Marcus Terentius Varro (116-27 B.C.) was the greatest Roman scholar and an incredibly prolific writer. It is estimated that he wrote 74 separate works in 620 volumes on all aspects of contemporary learning.
Varro was born at Reate in the Sabine country into a family of some means. He was educated at Rome under L. Aelius Stilo, the first Roman philologist, and at Athens. As a follower of Pompey (against Julius Caesar) in the political struggles of the time, he held several public offices at Rome and carried out other assignments, some military, for his leader. He served under Pompey in the civil war. When he returned to Rome after the Battle of Pharsalus in 48 B.C., Caesar, the victor, pardoned him and commissioned him to establish a public library of Greek and Latin literature.
After Caesar was murdered in 44 B.C., Mark Antony put Varro's name on the list of those considered to be enemies of the state. Although his villa was plundered and his library destroyed, Varro escaped death through the intervention of Octavian (later Augustus). Thereafter, Varro spent his remaining years in seclusion, reading and writing.
Varro's range of subjects was vast, although only a small number of works are extant. He wrote 150 books of Menippean satire (a mixture of poetry and prose on a variety of topics), plus other satires, poems, and dramatic works; 41 books called Antiquities of Things Human and Divine; Annals; City Affairs; On the Nationality of the Roman People, dealing with the origins of the Romans; On the Life of the Roman People, an outline of Roman civilization; Causes, an investigation into Roman customs; and Logistorici, philosophical essays using historical examples.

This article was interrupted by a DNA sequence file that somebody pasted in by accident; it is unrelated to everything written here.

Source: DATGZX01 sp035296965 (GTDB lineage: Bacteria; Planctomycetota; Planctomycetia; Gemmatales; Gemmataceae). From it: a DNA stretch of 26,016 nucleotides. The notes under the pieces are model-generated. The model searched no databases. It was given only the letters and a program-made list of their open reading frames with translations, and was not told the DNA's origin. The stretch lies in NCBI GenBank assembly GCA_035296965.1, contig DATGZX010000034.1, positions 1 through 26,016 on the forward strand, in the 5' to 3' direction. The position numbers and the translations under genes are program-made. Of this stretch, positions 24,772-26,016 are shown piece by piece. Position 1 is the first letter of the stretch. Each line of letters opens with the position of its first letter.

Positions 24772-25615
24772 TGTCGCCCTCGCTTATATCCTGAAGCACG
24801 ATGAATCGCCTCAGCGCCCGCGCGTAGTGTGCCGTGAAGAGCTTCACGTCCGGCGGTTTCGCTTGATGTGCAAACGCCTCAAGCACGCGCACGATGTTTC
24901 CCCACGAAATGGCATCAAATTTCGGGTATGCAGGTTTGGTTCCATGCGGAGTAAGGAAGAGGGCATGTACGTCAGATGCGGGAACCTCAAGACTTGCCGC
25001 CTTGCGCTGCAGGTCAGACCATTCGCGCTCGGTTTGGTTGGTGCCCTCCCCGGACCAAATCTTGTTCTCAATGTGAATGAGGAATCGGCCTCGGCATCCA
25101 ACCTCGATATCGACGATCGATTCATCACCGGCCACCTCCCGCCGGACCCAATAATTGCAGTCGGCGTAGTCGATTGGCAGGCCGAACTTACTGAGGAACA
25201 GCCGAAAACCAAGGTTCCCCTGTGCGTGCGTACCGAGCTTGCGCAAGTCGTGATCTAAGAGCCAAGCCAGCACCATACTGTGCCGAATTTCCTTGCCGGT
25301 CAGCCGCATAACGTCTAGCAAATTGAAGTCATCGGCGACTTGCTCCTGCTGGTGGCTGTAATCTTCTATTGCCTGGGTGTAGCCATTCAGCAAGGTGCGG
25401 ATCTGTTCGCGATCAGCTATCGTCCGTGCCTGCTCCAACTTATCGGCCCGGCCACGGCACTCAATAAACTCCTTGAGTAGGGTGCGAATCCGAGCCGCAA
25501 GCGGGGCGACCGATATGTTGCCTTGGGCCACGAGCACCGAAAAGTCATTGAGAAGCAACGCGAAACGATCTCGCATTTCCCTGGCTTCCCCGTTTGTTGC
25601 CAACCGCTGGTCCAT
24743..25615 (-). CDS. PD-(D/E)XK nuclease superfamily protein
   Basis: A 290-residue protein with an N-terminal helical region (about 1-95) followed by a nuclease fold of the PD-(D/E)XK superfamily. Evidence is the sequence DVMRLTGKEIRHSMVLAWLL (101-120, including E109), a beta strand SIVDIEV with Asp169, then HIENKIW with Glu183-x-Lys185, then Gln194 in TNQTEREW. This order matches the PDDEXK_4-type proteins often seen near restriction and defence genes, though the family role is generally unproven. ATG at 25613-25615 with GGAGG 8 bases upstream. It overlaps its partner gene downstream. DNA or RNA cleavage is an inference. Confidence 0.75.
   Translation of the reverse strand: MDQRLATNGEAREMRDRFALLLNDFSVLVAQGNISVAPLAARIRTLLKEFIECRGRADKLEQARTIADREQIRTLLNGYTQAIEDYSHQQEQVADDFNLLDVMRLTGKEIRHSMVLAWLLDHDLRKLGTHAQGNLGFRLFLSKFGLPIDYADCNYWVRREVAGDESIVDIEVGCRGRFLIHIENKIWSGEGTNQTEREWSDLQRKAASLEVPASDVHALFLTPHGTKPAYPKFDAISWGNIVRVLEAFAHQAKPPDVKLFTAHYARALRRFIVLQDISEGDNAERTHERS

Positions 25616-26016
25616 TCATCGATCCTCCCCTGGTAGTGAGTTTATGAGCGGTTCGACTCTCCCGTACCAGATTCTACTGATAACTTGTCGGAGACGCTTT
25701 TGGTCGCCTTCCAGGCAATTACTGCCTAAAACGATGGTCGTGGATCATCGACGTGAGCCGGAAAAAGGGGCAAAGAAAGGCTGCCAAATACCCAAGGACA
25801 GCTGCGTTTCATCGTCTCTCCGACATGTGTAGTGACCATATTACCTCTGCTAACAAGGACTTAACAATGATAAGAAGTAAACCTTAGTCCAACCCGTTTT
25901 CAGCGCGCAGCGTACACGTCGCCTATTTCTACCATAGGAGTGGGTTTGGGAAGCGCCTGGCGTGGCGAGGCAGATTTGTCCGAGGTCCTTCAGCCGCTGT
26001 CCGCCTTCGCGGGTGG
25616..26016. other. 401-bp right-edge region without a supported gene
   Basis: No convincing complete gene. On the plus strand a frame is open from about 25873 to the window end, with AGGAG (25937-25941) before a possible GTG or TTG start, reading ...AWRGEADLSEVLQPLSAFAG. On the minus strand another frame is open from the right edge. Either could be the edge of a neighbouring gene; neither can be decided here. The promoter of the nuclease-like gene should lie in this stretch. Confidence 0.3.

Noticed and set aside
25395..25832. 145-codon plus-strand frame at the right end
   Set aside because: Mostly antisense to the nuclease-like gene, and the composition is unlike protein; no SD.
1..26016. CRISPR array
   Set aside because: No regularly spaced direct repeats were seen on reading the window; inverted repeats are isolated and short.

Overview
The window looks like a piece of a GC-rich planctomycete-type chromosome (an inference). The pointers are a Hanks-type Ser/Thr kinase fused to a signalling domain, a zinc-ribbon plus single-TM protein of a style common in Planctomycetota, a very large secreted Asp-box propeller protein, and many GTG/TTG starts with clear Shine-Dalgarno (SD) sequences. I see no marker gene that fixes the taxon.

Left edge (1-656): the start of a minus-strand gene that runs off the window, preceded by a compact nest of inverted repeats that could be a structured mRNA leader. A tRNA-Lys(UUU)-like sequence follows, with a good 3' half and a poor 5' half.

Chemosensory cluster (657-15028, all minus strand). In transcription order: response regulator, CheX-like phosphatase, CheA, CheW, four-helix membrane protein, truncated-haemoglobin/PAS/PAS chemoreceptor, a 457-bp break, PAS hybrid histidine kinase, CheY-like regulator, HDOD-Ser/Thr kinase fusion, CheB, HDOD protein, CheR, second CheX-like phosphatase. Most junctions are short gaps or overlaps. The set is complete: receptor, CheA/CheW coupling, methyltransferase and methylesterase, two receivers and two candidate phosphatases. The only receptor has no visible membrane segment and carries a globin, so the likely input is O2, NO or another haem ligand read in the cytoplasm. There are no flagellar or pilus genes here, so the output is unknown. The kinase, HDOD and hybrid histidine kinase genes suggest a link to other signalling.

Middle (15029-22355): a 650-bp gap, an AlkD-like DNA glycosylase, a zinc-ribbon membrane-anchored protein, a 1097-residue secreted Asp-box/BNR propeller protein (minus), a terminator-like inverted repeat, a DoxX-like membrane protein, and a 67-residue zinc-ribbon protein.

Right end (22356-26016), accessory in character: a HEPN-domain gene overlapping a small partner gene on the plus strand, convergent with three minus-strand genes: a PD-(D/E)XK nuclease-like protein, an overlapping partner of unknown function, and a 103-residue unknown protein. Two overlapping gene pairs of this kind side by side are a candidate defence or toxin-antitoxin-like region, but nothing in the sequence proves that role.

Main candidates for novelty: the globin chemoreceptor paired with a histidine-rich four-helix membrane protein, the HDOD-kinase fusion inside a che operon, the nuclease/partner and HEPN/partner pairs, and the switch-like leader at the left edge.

Varro also wrote Civil Law; The Seashore, a treatise on geography; works on meteorology; and almanacs for farmers and sailors. He produced books on rhetoric, grammar, poets, poetry, and stage equipment, as well as criticism of the Roman dramatist Plautus. He innovated the illustrated biography. Called Portraits, it contained brief biographical essays on some 700 famous Greeks and Romans, with likenesses of each.
Varro also wrote on agriculture, mathematics, and astronomy. His Subjects for Learning set forth in 9 books a curriculum in the liberal arts, that is, areas of learning in which a free man should be knowledgeable: grammar, logic, rhetoric, geometry, arithmetic, astronomy, music, medicine, and architecture. Antiquities contained 25 books on "matters human" and 16 on "matters divine." The work reflected Varro's immense knowledge of the Roman past. The Church Fathers used it as a rich source of information about official Roman religion.